• "Without Faith, Without Law, Without Joy" - Rags & Bones, ed. By Melissa Marr, Tim Pratt (Little, Brown Books for Young Readers, October 2013)
  • "Amethyst, Shadow, and Light" - Fearsome Journeys, ed. Jonathan Strahan (Solaris, May 2013)
  • "The Faithful Soldier, Prompted" - Apex Magazine 18, November 2010
podcast by StarShipSofa
podcast by DrabbleCast
Finalist for the 2010 Nebula Award for Best Short Story
podcast by PodCastle
Finalist for the 2009 Harper's Pen Award.


Ahmed's poetry has appeared in the following journals and anthologies:

  • Callaloo Volume 32, Issue 4 (2009)
  • Against Agamemnon: War Poetry (WaterWood Press 2009)
  • Inclined to Speak: An Anthology of Contemporary Arab American Poetry (University of Arkansas Press 2008)
  • Margie: The American Journal of Poetry Volume 6 (2007)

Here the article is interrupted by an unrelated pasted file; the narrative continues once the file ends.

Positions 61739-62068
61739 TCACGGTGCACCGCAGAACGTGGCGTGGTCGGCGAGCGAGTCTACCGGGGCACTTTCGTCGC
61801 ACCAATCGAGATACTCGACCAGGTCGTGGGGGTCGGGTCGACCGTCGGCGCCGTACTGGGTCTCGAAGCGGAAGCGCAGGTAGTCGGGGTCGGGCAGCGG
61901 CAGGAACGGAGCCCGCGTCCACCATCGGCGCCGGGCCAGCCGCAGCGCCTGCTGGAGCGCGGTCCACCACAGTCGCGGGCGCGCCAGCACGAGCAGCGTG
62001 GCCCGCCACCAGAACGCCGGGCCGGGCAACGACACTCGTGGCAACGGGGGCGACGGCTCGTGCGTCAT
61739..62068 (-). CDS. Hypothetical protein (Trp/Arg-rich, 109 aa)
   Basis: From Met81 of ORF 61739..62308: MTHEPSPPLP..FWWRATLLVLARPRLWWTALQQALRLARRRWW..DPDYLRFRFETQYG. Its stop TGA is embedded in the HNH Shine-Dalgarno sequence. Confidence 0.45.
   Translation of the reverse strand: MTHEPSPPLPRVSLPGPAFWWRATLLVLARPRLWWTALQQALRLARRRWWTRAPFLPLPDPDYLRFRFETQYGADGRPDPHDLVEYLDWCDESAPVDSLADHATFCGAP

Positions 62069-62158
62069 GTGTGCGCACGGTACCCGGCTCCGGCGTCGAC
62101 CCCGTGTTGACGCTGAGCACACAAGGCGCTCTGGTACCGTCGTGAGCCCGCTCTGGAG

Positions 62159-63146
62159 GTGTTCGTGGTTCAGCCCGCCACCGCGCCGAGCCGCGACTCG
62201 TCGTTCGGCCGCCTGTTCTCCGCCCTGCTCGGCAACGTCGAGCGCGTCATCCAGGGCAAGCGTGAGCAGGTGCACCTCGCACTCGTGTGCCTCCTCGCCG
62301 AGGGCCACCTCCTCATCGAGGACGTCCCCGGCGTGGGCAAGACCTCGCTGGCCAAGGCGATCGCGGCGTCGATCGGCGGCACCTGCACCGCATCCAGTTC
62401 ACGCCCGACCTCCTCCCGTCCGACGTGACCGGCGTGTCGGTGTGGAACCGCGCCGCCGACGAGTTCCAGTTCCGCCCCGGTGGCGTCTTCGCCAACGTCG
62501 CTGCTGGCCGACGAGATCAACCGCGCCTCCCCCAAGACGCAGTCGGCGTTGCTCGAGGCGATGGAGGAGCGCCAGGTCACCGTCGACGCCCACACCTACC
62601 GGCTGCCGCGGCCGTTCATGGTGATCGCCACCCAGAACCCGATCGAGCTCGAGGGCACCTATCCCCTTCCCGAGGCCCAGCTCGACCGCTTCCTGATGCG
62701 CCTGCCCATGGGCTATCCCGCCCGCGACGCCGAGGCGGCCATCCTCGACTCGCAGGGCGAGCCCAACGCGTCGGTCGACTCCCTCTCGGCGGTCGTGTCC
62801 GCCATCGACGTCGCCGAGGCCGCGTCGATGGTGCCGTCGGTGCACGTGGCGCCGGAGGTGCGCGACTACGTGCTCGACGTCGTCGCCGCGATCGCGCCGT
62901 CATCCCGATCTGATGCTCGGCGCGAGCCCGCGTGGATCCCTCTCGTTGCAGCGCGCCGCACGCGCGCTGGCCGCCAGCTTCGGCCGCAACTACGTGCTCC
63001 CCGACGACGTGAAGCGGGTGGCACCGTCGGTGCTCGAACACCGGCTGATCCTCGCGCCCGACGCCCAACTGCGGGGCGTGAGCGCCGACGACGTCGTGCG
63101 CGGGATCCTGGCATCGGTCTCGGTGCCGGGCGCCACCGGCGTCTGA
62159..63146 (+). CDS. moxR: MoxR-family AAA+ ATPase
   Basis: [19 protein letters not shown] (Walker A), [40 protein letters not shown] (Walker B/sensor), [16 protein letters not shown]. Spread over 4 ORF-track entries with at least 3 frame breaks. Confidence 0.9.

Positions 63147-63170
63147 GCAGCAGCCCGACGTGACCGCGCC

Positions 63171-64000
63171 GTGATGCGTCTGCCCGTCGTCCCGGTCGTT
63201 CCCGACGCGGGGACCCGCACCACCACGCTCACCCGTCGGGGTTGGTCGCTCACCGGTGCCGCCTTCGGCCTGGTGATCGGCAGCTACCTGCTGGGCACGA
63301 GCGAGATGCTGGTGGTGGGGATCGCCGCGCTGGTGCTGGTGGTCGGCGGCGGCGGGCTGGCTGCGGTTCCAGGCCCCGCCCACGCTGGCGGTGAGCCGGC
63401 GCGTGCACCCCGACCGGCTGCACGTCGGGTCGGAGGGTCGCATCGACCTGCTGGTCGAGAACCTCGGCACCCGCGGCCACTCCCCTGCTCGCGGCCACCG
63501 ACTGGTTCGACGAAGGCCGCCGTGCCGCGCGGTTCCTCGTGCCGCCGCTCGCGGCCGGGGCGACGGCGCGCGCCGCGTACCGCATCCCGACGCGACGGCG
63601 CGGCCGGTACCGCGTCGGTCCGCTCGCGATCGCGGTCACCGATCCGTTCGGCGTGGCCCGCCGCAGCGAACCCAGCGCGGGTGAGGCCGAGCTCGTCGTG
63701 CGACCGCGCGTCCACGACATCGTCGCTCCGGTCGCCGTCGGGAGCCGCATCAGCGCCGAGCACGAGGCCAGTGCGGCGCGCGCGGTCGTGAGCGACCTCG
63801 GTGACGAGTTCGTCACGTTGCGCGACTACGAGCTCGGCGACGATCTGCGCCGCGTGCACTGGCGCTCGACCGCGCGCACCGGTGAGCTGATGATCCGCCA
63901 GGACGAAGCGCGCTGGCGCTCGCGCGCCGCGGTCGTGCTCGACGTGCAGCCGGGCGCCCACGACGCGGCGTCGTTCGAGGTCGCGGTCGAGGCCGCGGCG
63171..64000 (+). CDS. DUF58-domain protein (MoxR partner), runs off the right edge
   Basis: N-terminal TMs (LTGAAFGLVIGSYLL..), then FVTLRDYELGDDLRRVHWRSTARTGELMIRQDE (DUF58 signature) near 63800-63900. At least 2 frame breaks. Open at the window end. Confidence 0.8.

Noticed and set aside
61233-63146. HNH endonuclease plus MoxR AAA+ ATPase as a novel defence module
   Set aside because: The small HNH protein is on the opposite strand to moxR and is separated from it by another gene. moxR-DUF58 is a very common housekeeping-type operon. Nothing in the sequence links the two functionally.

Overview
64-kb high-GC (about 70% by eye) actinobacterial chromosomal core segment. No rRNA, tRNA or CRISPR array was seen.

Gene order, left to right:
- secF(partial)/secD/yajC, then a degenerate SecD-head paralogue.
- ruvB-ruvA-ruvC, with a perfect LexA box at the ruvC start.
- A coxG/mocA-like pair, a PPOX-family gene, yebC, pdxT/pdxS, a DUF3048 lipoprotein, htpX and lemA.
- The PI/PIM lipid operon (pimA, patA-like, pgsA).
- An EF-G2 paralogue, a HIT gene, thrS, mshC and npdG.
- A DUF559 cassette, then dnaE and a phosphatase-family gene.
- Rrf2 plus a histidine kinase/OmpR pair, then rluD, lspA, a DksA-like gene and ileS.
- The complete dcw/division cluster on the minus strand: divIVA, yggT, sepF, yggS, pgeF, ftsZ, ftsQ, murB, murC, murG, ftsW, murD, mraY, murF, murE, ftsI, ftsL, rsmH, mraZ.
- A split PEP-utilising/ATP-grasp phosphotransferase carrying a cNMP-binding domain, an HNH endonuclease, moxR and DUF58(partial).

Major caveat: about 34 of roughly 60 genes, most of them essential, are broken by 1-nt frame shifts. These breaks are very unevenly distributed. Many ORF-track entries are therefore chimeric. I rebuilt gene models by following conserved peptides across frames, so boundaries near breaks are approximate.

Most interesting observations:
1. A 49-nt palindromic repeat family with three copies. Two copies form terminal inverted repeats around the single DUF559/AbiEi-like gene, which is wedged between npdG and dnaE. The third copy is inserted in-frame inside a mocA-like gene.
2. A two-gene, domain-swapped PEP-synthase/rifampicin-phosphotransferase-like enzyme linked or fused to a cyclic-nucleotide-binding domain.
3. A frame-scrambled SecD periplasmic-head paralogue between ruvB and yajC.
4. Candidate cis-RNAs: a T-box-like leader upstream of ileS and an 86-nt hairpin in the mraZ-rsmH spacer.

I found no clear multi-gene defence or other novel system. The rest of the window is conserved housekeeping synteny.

• We Begin Here: Poems for Palestine and Lebanon (Interlink Books 2007)
  • The Brooklyn Review #19 (2002)
  • The Brooklyn Review #18 (2001)
  • Big City Lit (2001)
  • Mizna Volume 3, Issue 1 (2001)
  • Abandon Automobile: Detroit City Poetry (Wayne State University Press 2001)
  • Post Gibran: Anthology of New Arab American Writing' (Kitab/Syracuse University Press 2000)
  • Arab Detroit: From Margin to Mainstream (Wayne State University Press 2000)


  1. ^ a b "2013 Hugo Award Nominations". December 22, 2012.
  2. ^ a b c d e f Cavna, Michael (October 26, 2017). "Kellogg's will change its Corn Pops box after author says it teaches 'kids racism'". The Washington Post. Retrieved May 21, 2018.
  3. ^ a b c Smith, Aaron (October 26, 2017). "Kellogg's gets rid of racially insensitive art on Corn Pops box". Retrieved May 21, 2018.
  4. ^ a b "Locus Awards Winners", Locus, June 29, 2013.
  5. ^ a b "2012 Nebula Award Nominees Announced", SFWA, accessed February 23, 2013.